Interview: Sculptures


Interview - Sculptures
INTERVIEW – SCULPTURES

Today I am interviewing textile artist Elodie Antoine and her abstract 3D sculptures and objects. It’s fun to have work which is open to interpretation. Let us explore the motivation behind the artworks.

Does your ‘Fish Hook Eyelashes’ reject traditional beauty ideals and make gold diggers of those who don’t?

It is rather a way to make fun of all that we, women, impose on ourselves in the game of seduction to try to catch men. The high heels, the false eyelashes, the make-up. I made this work when I was 20 years old and at the time I played with a lot of these artifices. It was a form of self-mockery.

Interview - Sculptures
Fish Hook Eyelashes

Can a woman be a ‘Princess’ and also be empowered?

Yes, of course, each person has her own way to feel empowered. My princesses are strong and fragile, also a bit scary. They are complex. We never see their faces, they are not very well groomed, their hair is badly combed. These figures are between animals and princesses. 

Interview - Sculptures
Princesses

Did you research anatomical studies in preparation for your uterus and maternity pants? Are they to scale? And are the pants recycled?

Yes I did some research to make this work but at that time (more than 20 years ago) it was not easy to find anatomical representations of the female sex. I think it is more or less to scale. Yes they are recycled panties. I had partnered with a second hand clothing company and I had worked on imaginary stories revolving around the lives of the former owners of the clothes.

Interview - Sculptures
Anatomical Studies

In your ‘Nightie Dress with Ties’ what do the ties represent? Are you embracing the fragility of women, exploring ownership through pregnancy, expressing sexual freedom in the variety of used ties, or none of the above?

When I made this piece I wanted to talk about male and female gender clichés in clothing. I did it in a very intuitive way but after thinking about it now I can assume that the last proposal is the right one, sexual freedom for women.

Interview - Sculptures
Nightie Dress with Ties

Your zip thorax is fabulous! How did you achieve stability within the structure?

Thank you. I just went through a trial and error process. I worked with metal zippers I had (they were a bit stiff), pinned and sewed them in different ways until I got the result I liked.

Interview - Sculptures
Zip Thorax

Did you use your own breast as a mold in the polyester breast? Explain the process. Why red?

No, this is a friend’s breast. I cast it when she was eight months pregnant and I wanted to make a sculpture that was custom made for her baby. I molded her breast with plaster and then I made a plaster cast and reconstructed the sphere. The final object is in epoxy resin. I sanded it until it was perfect and then had it lacquered. The red is because children’s toys are often in primary colors. I wanted it to look like a toy. There is a weight inside the sculpture which ensures the nipple always returns when pushed in. It is a “culbuto” as one says in French, a tumbling toy.

Interview - Sculptures
Polyester Breast

Is your ‘Sliced White Felt’ an abstract womb or are you simply exploring layered pattern and colour?

My felt sculptures are abstract but they evoke many things. They look like organs, food, fruit, but never copied from nature. 

Interview - Sculptures
Sliced White Felt

Is your ‘Carnivorous Flower’ a huge vagina? What do the zips represent?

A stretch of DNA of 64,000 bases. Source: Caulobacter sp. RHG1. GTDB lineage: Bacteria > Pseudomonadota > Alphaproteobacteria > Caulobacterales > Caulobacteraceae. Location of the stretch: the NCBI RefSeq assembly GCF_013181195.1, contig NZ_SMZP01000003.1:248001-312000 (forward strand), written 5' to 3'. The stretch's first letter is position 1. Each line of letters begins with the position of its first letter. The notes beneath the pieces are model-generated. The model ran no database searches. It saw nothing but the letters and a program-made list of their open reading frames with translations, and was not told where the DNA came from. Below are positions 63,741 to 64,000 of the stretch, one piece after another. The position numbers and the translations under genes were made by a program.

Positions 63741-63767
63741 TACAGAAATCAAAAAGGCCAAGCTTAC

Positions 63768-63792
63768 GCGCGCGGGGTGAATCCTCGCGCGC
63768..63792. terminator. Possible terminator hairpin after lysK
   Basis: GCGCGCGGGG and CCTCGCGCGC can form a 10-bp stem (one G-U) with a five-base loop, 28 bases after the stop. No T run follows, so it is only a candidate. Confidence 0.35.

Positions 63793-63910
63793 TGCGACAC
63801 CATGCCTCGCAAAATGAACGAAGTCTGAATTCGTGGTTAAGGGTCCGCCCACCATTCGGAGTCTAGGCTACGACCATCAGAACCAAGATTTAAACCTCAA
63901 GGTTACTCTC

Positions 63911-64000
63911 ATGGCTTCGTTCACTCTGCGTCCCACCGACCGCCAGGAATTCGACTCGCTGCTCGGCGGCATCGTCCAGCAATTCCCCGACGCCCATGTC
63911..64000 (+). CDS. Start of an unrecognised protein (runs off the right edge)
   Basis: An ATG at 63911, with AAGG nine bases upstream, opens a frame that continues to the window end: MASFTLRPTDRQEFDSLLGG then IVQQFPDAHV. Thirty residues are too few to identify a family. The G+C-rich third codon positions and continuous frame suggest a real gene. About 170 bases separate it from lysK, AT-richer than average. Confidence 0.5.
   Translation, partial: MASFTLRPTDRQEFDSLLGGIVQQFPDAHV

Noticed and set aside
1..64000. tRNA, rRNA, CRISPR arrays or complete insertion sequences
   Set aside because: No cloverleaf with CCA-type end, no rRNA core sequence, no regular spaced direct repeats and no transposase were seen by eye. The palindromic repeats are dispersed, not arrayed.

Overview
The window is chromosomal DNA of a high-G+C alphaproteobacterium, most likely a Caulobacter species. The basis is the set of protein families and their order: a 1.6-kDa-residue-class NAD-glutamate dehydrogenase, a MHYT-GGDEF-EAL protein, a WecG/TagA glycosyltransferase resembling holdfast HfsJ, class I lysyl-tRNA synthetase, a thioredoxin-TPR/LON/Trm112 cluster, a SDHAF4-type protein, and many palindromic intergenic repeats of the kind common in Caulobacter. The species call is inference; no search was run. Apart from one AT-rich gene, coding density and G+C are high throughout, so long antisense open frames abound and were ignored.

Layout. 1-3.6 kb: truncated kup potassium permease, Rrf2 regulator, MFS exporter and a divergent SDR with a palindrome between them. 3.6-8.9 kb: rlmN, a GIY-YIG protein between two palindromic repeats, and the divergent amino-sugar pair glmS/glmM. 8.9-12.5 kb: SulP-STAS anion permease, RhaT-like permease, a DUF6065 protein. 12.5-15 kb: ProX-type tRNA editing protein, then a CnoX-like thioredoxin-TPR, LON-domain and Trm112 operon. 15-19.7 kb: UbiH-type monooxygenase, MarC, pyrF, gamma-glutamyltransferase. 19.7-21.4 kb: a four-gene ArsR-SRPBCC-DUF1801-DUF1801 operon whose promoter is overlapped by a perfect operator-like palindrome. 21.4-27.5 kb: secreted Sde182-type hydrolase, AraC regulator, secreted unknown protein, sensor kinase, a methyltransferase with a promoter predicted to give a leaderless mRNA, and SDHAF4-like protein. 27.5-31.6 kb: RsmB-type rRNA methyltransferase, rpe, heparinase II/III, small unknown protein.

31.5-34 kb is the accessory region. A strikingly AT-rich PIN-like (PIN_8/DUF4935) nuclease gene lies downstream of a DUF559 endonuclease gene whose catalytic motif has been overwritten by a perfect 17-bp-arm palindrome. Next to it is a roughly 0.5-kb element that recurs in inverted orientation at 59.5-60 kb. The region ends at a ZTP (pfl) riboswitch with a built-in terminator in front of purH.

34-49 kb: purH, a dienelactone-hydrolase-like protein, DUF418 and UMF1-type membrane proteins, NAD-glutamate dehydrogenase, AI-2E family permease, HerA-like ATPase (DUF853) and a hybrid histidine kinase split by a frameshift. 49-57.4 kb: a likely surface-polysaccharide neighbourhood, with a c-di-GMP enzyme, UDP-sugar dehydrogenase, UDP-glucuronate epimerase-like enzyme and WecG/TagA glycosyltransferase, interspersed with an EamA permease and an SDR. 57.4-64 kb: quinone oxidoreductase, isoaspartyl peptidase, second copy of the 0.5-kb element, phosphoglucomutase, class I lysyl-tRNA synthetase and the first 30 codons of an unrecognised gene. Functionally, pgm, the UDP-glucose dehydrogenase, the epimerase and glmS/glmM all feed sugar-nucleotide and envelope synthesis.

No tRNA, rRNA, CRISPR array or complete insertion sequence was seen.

You won’t believe me but when I made this sculpture I was not aware that it looked like a gigantic sex. I liked the shape. I thought it looked like a huge footstool that you would be afraid to sit on. But I didn’t realize how sexual it was. The first time I showed it to someone they asked me “Is it a huge vulva?” and that’s when I realized. I try not to think too much when ideas and forms emerge. I make it first and then observe. If I had been aware of what I was doing I might not have done it so quietly!

Interview - Sculptures
Carnivorous Flower

What inspired your ‘Fungus Furniture’?

I like the idea of a living sculpture that can contaminate a space. I like to apply the logic of evolution copied from nature to inanimate objects. We can imagine that if we leave this armchair for a few years the mushrooms will proliferate. And I find mushrooms, mosses and lichens absolutely fascinating. It’s also the visual similarities between velvet and mould that are behind this work.

Interview - Sculptures
Fungus Furniture

Which artists do you admire?

Yves Klein for his freedom, inspiring me to become a visual artist. And Louise Bourgeois obviously…

You can view Elodie’s fabulous creations here objects (elodieantoine.be) You can view my own Womanhood Collection here Abstract Textile Artist | Ccunningham-textileartist-woman (wixsite.com)

Christine Cunningham

Creating art from recycled materials using traditional methods (applique, patchwork, quilting) with a modern exploration into fabric manipulation and padded structure. Unusual materials include hair, plastic, rubber, metal, disintegrating fabrics and found objects. I source my treasures from carboot sales, charity shops and freecycle. Original poetry captures the essence of an experience, an emotional layering to which the viewer can relate on a personal level. I have two bodies of work. The Natural Collection explores abstract flower design and the seasons, religion, visions of India and Buddhism, childhood nostalgia and the seaside. The Womanhood Collection explores natural states of being including breast cancer, sexuality, the ageing process, anatomy, love, fragility and independence. I was inspired by my own experiences of breast cancer, both the physical brutality and fragility of living in the aftermath.

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